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Siemens’ Product Reduces Vibration In Steel Making Plant

Team Industry 2.0
June 09, 2014

The patented system reduces wear and maintenance costs while also extending lifetime of service parts.

The AOD (Argon-Oxygen Decarburisation) refining process is used in the production of stainless and high-alloy steels. Large quantities of oxygen, argon and nitrogen are injected laterally to mix the bath thoroughly and minimise the unwanted slagging of alloying elements. This process-related injection during the refining process sets the bath and the several hundred tons of the AOD converter in vibration. This causes additional dynamic loads, which reduce the service life of the mechanical components of the converter plant, and increase the amount of maintenance required. So far vibrations lead to premature wear on bearings and gears of the tilting drive.



A new damping system from Siemens Metals Technologies was brought into operation in March at the Steel Making Plant North of the Chinese producer, Taiyuan Iron & Steel. The Simetal Drive Damper is installed on the tilting drive of the AOD converter. It reduces the vibrations caused by the blowing processes, and thus the mechanical loads acting on the entire system from the converter down to the foundations. The patented system reduces wear and maintenance costs while also extending lifetime of service parts. It can be installed in new plants as well as an upgrade on existing converters.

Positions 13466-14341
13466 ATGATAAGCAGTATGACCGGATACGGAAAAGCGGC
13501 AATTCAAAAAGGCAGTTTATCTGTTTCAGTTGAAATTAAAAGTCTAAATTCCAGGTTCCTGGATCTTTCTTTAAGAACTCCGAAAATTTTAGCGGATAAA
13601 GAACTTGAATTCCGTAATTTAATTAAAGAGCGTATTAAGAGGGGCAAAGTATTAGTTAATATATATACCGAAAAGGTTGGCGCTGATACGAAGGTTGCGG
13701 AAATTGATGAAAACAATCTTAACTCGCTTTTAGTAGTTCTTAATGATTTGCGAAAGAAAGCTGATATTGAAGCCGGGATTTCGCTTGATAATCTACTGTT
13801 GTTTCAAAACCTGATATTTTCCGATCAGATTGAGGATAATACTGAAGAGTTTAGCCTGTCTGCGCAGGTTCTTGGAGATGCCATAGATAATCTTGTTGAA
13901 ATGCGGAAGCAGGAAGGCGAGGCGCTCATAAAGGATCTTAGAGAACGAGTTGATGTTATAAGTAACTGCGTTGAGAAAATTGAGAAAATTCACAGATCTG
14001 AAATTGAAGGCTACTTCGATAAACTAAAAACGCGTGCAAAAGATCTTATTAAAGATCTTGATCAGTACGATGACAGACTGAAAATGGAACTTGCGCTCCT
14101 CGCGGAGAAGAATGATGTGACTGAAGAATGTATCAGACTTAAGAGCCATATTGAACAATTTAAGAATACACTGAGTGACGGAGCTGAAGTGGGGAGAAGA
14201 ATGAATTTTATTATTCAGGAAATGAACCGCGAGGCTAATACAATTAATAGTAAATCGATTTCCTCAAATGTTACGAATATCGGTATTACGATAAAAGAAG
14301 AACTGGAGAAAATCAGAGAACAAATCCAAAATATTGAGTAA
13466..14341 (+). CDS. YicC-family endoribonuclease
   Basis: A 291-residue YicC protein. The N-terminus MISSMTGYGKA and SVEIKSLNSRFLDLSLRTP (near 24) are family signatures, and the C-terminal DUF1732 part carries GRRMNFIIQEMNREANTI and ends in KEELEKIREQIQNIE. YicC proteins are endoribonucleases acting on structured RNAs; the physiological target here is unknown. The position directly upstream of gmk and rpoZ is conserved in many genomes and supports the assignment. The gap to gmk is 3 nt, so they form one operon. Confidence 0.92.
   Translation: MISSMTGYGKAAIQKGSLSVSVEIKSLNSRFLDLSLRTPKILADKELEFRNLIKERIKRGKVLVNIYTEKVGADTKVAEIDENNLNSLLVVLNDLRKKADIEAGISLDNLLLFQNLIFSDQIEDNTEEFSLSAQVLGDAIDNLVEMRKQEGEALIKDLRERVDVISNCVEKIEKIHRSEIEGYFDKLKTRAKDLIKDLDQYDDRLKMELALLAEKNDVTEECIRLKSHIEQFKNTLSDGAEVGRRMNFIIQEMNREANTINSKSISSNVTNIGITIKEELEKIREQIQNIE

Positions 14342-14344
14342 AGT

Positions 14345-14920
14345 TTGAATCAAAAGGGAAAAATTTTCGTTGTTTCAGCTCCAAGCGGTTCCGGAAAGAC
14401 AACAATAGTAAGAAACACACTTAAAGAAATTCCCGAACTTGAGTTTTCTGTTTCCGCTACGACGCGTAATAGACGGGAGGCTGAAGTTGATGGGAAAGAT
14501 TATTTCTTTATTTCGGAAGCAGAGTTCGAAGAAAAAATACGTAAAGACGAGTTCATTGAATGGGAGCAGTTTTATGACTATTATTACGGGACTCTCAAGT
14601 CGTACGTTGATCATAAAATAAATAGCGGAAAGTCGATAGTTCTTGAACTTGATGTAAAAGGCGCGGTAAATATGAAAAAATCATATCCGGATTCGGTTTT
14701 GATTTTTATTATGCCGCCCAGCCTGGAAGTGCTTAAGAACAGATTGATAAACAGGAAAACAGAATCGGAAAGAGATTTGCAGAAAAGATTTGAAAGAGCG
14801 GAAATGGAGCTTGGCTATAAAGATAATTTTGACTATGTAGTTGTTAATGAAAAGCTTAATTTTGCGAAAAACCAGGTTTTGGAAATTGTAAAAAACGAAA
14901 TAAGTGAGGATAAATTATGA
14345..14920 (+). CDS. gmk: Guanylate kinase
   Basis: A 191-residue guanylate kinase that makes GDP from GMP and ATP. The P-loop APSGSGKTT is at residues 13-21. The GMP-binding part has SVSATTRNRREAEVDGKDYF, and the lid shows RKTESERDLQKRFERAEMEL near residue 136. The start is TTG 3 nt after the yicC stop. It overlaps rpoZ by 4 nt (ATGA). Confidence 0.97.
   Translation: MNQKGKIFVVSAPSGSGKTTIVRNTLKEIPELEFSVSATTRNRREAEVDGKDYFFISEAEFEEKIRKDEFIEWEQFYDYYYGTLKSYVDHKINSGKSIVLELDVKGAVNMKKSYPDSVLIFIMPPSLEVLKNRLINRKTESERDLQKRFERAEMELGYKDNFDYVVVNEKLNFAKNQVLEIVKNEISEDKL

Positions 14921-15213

The Simetal Drive Damper developed and patented by Siemens reduces the induced vibrations and the associated mechanical load on the converter mechanism by more than 50 per cent. The damping system consists of two hydraulic dampers developed in cooperation with Hainzl, an Austrian company, as well as measuring devices, evaluation software and automation system. The dampers are installed in parallel to the torque support of the converter tilting drive, and are driven independently of it. The design ensures highest availability and makes it easy to upgrade existing plants. Each damper has a closed hydraulic circuit, making an additional, external hydraulic system superfluous. The damping effect is achieved by means of an electrohydraulic proportional throttle valve, and is therefore continuously adjustable. The thermal energy generated by the damping is dissipated by an integrated water cooling system.


Pic. The Simetal Drive Damper from Siemens.


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